4. Drain the fried shallots, they crisp up as they cool. DO NOT discard that fragrant flavourful oil. You can store the shallots in the oil too, but still drain and let cool or else the shallots will keep cooking in the hot oil.

How to render lard

Make sure you render lard from fat that comes from a happy healthy pig for the best flavour and nutrition. To do that, you’ll want to find a good source of free-range pork from a butcher you trust. I just use normal back fat, but if you want perfectly snow-white lard, you should get hold of leaf lard.


  • 1 kg of fat from a happy pig*
  • A little water


  1. Chop up the fat into small pieces.
  2. Add enough water to cover the base of a heavy-bottomed pot. The water prevents the fat from burning before it starts to melt. Add the chopped fat and simmer over medium-low heat, stirring occasionally.
  3. After about an hour, the water will evaporate and the fat will be melted, and later, the solids (white crackling) will start to sink. You can then strain at this stage and use the more or less odourless flavourless lard for baking or anytime you want a neutral cooking oil. Then let the rest of the crackling continue to go until brown and crispy and then strain again, using that savoury lard for flavourful frying.
  4. Keep the cracklings (delicious salted and sprinkled over salads or noodles) and pour the strained fat into jars. When cooled, it will become a soft creamy semi-solid, the first batch whiter than the second one. It will keep in the fridge for about 2 months.

Bar Chor Mee

The ratios for the sauce are just a guide. For instance, I always ask for extra vinegar when I order this from the hawker stalls; Chinese black vinegar has a wonderful musky sweet-sharpness that helps to cut the richness from the pork fat.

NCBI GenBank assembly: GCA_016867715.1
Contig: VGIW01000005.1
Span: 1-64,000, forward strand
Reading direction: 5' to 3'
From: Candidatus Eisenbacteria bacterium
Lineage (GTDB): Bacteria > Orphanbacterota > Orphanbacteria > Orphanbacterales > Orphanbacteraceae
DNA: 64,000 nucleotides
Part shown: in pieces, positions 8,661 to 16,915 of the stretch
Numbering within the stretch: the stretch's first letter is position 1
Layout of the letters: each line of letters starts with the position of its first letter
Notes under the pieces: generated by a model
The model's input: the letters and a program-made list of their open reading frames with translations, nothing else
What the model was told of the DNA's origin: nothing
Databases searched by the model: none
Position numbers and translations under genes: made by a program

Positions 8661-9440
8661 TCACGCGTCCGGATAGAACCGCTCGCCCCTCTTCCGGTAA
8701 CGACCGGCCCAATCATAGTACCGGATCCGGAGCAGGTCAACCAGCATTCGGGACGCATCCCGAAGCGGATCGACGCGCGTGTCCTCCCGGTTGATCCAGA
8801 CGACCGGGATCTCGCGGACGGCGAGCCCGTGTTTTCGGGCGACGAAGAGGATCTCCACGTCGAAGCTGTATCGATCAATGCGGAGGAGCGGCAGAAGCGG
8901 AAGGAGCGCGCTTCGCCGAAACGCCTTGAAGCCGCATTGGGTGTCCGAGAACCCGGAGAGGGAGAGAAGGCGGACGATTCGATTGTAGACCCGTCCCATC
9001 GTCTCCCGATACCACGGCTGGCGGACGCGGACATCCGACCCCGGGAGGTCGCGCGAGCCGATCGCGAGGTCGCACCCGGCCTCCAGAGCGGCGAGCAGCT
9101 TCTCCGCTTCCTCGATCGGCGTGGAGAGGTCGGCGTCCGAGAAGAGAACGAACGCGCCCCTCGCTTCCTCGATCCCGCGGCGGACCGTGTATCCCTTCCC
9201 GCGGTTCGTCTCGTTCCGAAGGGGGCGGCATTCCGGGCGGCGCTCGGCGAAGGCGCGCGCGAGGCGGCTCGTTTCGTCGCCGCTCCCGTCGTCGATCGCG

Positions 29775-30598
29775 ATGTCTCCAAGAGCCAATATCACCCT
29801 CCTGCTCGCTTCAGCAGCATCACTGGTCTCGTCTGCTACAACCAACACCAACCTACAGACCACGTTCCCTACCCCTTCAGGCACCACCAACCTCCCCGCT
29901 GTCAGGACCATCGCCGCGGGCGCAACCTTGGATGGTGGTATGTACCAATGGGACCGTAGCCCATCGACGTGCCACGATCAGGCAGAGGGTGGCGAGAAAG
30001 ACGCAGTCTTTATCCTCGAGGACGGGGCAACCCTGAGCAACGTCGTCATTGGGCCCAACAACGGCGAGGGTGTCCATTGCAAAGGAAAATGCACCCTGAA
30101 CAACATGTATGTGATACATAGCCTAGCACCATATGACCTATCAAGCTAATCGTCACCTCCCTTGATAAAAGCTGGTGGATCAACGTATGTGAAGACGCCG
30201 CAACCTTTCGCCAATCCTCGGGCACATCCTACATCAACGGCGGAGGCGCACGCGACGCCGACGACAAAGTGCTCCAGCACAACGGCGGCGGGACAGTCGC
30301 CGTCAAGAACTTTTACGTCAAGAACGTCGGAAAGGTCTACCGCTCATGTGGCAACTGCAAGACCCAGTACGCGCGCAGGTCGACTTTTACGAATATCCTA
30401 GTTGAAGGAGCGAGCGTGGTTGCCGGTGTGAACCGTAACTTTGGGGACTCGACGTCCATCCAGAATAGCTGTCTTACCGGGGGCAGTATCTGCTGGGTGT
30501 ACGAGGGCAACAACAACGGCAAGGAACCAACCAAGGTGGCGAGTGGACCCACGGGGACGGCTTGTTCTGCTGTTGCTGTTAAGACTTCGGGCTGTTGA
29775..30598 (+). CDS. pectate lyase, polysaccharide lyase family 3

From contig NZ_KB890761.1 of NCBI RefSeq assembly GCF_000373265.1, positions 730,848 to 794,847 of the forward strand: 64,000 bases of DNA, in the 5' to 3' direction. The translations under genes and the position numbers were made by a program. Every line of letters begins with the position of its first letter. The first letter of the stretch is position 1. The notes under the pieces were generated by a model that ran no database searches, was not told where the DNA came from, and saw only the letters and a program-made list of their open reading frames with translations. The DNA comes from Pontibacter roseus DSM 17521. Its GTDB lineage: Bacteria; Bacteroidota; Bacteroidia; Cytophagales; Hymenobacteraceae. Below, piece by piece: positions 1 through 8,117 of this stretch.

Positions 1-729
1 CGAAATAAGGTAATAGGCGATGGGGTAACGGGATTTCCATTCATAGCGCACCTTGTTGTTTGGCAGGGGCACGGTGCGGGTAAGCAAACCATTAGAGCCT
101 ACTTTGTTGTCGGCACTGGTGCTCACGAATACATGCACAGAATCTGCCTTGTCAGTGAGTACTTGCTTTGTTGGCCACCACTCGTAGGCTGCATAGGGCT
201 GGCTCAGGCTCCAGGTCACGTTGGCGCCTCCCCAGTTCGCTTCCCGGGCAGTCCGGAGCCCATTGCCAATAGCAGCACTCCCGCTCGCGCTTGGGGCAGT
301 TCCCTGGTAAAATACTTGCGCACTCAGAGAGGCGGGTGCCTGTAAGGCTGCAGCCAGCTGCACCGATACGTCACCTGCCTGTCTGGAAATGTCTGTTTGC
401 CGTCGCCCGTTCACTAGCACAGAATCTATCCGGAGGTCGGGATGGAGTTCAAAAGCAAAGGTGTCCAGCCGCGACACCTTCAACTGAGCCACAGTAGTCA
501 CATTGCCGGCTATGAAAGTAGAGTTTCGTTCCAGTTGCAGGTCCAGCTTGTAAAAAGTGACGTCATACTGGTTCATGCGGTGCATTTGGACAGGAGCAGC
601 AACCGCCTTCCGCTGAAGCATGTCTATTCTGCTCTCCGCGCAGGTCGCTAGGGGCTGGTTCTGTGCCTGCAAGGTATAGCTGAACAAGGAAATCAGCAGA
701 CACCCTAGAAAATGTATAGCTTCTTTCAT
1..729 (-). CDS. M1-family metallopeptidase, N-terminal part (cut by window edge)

Serves 2


  • 2 bundles of flat or thin egg noodles
  • 100g minced pork
  • 70g very fresh pork liver, sliced (optional)
  • 1 tbsp fish sauce
  • 1 tsp white pepper
  • 2 cups pork or chicken stock
  • sea salt
  • For the braised mushrooms (makes extra)
  • 6 dried shiitake mushrooms
  • 1 tbsp good soy sauce
  • 2 tbsp good oyster sauce
  • 1 tsp toasted sesame oil
  • 1 tsp unrefined brown sugar

Ingredients (For sauce):

  • 2 tbsp light soy sauce
  • 2 tbsp Chinese black vinegar
  • 2 tbsp sambal tumis belchan 
  • 1 tbsp fried shallot oil
  • 2 tsp lard

Ingredients (To Serve):

  • chopped spring onions
  • fried shallots
  • fried lardons
  • lettuce leaves


  1. Mix the pork with the fish sauce and white pepper. Measure out enough water to cover the mushrooms, then add all the seasonings and mix well. Leave both in the fridge for at least an hour to marinate, preferably overnight
  2. The next day, slice the mushrooms into fat slithers. Bring the mushrooms to the boil in the soaking liquid and simmer gently until most of the liquid has been absorbed and the mushrooms are now plump with delicious juices. 
  3. Combine the ingredients for the sauce and divide into bowls.
  4. Blanch the noodles in boiling water till they are cooked but still retain a toothy, springy bite. Fresh noodles only take seconds while dried noodles will take longer– a good gauge is when they float to the top of the water. Do it portion by portion for best results. Drain well by tossing hard in a sieve to shake off excess water then turn the noodles out into the bowls. Using a pair of chopsticks, toss the noodles in the oily sauce immediately, making sure each strand is well-coated. It is important to do this while the noodles are still warm, or they will clump and stick together as they cool.
  5. The pork stock should be at a rolling boil. Season with salt, then blanch the minced pork in the stock for a minute, or until cooked. Use a fine sieve to remove the pork, then add over the noodles. Repeat with the liver if using.
  6. To finish, top the noodles with the braised mushrooms, crackling, and fried shallots. Ladle the hot pork broth into smaller bowls and finish with an added dash of white pepper and spring onions, and serve alongside the bowls of noodles.

About Shu Han

Shu Han Lee moved to London from Singapore as a student. Homesick and hungry, she started teaching herself to cook the food she’d grown up with – Singaporean and Malaysian dishes, with a strong Chinese influence from her mother. Today, she runs Rempapa Spice co, bringing the southeast Asian spice paste to London! 

Follow Shu Han and Rempapa Spice Co. on Instagram.